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Cambridge engineer still in the race for space

Dr Jenni Sidey still in the hunt for space role

An engineer from Cambridge has made it through to the next stage of a competition to find two new astronauts for the Canadian Space Agency.

Last year 3,772 applications were received by the Canadian Space Agency after its announcement that it would add two new astronauts to its roster.

Dr Jenni Sidey has made the shortlist following a rigorous selection process which lasts almost a year and involves several interviews, written exams and a range of physical and mental fitness tests.

The University of Cambridge and the Institute of Engineering and Technology congratulated her.

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Engineer in race to become Space Agency astronaut

An engineer from Cambridge has made the final 32 people competing to be part of a Canadian Space Agency drive to find new astronauts.

Watch a video report by ITV News Anglia reporter Chloe Keedy

Dr Jenni Sidey. Credit: Dr Jenni Sidey

An engineer from Cambridge has become one of 32 people competing for two positions as part of a Canadian Space Agency initiative to find new astronauts.

Last year 3,772 applications were received by the Canadian Space Agency after its announcement that it would add two new astronauts to its roster.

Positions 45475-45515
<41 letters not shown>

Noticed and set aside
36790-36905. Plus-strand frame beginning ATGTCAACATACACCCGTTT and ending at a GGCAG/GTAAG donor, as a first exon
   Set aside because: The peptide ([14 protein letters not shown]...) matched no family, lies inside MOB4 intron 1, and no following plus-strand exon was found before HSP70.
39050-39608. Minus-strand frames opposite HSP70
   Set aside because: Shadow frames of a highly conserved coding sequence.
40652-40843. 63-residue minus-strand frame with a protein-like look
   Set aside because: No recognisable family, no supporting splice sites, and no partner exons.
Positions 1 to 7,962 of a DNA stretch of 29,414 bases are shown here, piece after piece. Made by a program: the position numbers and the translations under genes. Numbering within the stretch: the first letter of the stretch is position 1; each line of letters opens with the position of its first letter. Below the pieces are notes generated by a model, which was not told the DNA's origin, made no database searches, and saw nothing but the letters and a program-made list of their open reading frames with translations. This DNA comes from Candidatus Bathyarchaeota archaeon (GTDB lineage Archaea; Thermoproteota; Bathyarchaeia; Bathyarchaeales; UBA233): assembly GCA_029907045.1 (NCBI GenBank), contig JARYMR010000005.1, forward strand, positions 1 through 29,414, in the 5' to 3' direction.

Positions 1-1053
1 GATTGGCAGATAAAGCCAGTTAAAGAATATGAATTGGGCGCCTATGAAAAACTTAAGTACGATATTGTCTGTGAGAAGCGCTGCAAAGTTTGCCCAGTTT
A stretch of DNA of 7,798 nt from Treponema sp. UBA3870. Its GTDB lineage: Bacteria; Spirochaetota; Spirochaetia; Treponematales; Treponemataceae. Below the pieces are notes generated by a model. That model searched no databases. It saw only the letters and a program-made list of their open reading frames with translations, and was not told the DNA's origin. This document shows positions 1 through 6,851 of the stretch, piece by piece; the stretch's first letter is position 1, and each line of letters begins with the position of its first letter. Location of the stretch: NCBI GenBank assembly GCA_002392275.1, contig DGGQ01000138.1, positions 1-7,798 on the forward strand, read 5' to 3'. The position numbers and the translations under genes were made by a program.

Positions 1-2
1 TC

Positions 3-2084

Dr Jenni Sidey has made the shortlist following a rigorous selection process which lasts almost a year and involves several interviews, written exams and a range of physical and mental fitness tests.

It feels great to have progressed this far in the selection process, I'm so pleased to be a part of something with so many incredible Canadians.

I'm looking forward to spending more time with them, regardless of the outcome.

– Dr Jenni Sidey

Cambridge scientists create first 3D DNA structures

Scientists took 100,000 measurements of where different parts of DNA are close to each other. Credit: University of Cambridge

Scientists from the University of Cambridge have created the first 3D structures of DNA.

Researchers used a combination of imaging and up to 100,000 measurements of where different parts of the DNA are close to each other to examine the genome in a mouse embryonic stem cell.

It's thought the findings could help identify what causes diseases such as cancer.

Researchers say the findings could help identify what causes cancer. Credit: University of Cambridge

"Visualising a genome in 3D at such an unprecedented level of detail is an exciting step forward in research and one that has been many years in the making.

"This detail will reveal some of the underlying principles that govern the organisation of our genomes – for example how chromosomes interact or how structure can influence whether genes are switched on or off.

"If we can apply this method to cells with abnormal genomes, such as cancer cells, we may be able to better understand what exactly goes wrong to cause disease, and how we could develop solutions to correct this.”

– Dr Tom Collins, Genetics and Molecular Sciences team, The Wellcome Trust
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